This post was written by Pam Tice, a member of the Bloomingdale Neighborhood History Group Planning Committee
I had a little bird, Its name was Enza, I opened the window, And in-flu-enza.
Children’s Rhyme, 1918
As our 2020 Pandemic Spring unrolled over the past few months, there have been numerous articles reaching back to 1918 when the “Spanish Flu Epidemic” spread across the United States. On the 100th anniversary in 2018 historians looked back on that time, most not imagining that we would be re-living this type of historic event just two years later. As I get ready to upload this post in mid-May 2020, New York’s City’s 20,000 + deaths from the Covid-19 Flu are close to matching the number of deaths in the fall of 1918.
Back in March when New York went on “pause” I decided to learn about the 1918 flu epidemic in New York City, and then learn how the illness may have played out in the Bloomingdale neighborhood on the Upper West Side. I wanted to understand what local life would have been like at that time.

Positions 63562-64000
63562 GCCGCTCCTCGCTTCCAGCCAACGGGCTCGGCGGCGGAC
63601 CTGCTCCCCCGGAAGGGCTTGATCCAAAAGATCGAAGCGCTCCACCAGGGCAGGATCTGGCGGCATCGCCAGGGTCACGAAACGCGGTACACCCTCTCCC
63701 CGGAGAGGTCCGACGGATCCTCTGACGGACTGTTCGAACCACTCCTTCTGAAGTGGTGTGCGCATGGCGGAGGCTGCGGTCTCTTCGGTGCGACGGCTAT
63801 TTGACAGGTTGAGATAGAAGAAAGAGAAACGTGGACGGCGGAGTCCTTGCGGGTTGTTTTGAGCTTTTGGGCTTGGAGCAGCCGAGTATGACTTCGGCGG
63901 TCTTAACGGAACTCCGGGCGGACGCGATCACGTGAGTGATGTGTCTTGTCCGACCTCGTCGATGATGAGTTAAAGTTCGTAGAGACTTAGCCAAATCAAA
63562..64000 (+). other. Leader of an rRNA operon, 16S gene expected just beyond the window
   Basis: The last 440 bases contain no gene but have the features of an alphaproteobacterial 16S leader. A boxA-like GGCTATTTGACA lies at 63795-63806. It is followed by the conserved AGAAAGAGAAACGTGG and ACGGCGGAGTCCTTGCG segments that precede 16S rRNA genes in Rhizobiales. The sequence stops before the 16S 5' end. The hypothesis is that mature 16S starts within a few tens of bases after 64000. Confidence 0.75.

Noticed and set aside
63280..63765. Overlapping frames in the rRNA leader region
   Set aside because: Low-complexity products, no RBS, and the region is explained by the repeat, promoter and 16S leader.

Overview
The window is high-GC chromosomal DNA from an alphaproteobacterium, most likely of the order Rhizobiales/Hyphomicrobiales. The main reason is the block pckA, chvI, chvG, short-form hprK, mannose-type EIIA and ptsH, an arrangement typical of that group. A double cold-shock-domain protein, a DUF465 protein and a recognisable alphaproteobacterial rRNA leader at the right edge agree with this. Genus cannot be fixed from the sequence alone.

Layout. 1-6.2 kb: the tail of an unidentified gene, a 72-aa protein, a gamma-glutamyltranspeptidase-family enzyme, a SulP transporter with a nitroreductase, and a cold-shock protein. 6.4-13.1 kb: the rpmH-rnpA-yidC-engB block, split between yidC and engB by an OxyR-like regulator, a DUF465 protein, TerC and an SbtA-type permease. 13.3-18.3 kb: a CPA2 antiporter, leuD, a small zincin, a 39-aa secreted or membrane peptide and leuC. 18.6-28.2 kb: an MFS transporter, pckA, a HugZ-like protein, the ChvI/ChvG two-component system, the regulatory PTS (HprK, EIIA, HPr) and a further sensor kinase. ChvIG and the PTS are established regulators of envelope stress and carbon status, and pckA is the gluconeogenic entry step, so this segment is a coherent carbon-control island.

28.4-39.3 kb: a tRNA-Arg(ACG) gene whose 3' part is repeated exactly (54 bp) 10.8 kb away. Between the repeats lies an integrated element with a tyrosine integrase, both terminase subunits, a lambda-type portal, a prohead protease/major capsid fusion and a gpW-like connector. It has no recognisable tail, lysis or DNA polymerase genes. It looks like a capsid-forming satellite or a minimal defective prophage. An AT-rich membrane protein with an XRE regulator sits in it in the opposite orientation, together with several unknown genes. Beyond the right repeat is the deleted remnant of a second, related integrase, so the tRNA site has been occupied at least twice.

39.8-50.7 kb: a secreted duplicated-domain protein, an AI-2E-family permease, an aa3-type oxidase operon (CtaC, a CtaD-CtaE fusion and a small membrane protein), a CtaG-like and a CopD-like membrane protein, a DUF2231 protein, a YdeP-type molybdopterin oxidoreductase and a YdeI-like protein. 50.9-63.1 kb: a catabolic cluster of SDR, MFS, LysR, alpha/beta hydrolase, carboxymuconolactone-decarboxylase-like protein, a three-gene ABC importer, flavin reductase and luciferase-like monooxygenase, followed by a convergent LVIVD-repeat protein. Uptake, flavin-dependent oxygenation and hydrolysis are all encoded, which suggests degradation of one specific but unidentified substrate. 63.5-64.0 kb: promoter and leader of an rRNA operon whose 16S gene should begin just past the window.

I started with the articles about 1918, focusing particularly on New York City. I looked in the academic journals, and searched the newspapers. My search was all online, of course, as all archives are currently closed. I read all the contemporary pieces where the historians discuss 1918 in light of today’s ongoing event. Nothing I found (almost) related directly to Bloomingdale. Nevertheless, I learned a lot about New York City in 1918. I decided to share what I’ve learned—about the flu epidemic, about the public health and the nursing profession, and about World War l in New York City—and how all of these things might have touched the lives of those living in Bloomingdale.